16 June 2021

Tuxford

Cottage in East Markham

Tuxford is a small market town in Nottinghamshire. It is between two larger towns  - Worksop and Newark. Tuxford still sits astride "The Great North Road" but nowadays the settlement is bisected by the A1 motorway. 

In days gone by, The Great North Road provided the main travel link between London and the north of England. In the seventeenth, eighteenth and early nineteenth centuries if you wished to go north or south you travelled by stagecoach. Along the way there were several places like Tuxford that provided accommodation, refreshment and more importantly fresh teams of horses and stabling. All of this was of course before railways arrived on the scene.

Ornate signpost in Tuxford

If you look carefully you can still see signs of that old stagecoaching legacy - in the wide main street and in the buildings that hug it. You may choose to close your eyes and listen to the distant thunder of horses' hooves and the cracking of whips. On a good run, it took over three days to travel from London to York.

On yet another hot June day, I parked near Tuxford Primary School where some council workmen were adding flowers to the front borders. With boots on I set off to visit the town's  Grade  I listed church. The door to St Nicholas's was open so I ventured inside. During this bloody pandemic nearly every church has been locked so it was a surprise to find this one open.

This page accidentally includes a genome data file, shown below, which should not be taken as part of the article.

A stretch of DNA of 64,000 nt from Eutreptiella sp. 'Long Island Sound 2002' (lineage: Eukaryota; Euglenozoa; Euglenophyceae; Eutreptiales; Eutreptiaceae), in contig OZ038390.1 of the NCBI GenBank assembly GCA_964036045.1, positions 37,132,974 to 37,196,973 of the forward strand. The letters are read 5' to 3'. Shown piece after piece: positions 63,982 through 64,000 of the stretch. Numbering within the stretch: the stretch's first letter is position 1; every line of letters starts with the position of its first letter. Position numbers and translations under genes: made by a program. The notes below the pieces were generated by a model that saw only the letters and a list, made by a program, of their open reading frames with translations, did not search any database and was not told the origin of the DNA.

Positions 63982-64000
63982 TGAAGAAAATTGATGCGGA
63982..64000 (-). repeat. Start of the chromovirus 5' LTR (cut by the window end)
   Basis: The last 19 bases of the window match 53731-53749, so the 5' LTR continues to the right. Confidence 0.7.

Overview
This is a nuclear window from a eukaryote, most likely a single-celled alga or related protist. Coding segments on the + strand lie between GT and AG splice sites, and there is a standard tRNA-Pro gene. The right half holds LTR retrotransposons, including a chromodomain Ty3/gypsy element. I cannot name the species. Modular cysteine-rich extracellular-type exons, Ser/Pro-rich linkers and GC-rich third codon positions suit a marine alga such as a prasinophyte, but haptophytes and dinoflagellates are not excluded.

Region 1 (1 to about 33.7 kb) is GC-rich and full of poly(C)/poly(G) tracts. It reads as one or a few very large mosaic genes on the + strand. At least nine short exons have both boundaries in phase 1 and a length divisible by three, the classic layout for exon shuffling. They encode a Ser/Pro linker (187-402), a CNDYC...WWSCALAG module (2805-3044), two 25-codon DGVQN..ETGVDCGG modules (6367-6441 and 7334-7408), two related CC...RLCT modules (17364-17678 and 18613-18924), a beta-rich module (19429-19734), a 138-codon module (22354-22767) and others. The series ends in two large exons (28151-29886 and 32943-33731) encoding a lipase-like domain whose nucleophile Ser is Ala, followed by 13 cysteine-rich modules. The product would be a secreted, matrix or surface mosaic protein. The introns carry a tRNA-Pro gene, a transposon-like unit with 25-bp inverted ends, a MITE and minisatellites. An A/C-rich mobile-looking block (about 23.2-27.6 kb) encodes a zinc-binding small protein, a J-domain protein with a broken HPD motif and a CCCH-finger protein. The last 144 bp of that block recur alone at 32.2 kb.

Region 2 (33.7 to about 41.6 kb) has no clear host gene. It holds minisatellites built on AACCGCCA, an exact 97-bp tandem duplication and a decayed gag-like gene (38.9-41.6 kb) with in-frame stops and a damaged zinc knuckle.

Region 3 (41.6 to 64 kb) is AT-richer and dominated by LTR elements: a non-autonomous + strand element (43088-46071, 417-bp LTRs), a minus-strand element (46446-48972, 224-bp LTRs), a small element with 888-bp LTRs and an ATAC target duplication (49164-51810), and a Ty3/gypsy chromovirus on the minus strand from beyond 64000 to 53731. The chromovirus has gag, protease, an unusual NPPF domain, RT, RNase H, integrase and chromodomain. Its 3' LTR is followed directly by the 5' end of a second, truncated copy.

Countryside north of Marnham Road

Mr Knowall, the church warden, was inside and he engaged me in a conversation. He asked me where I was heading and I said I was going north to East Markham. "You'll have trouble doing that because it's east of here!" he chortled so I got out my map to wipe the smile from his face. He also boasted about the town's senior "academy" saying it catered for over six thousand pupils when in fact it serves just over one thousand five hundred. There were other blatant gaffes and I was glad to say goodbye to Mr Knowall.

I walked steadily across the undulating Notts landscape for four hours, pausing only once to sit for ten minutes upon a stile near Gibraltar Farm to drink water and consume my meagre lunch of a packet of plain crisps and a couple of small apples.  You may or may not  be pleased to learn that I had no encounters with beds of nettles nor inquisitive cattle.  It felt good to be alive and out there again - simply walking, one foot in front of the other...

Two Grade I listed churches - within a mile of each other

St John the Baptist Church, East Markham

St Nicholas's Church, Tuxford

35 comments:

  1. If there are cows who read your blog, they've certainly gotten their feelings hurt. Probably the next time you meet them, you'll be soundly snubbed.

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    1. I don not mind being snubbed by cows - as long as they don't trample me to death Debby!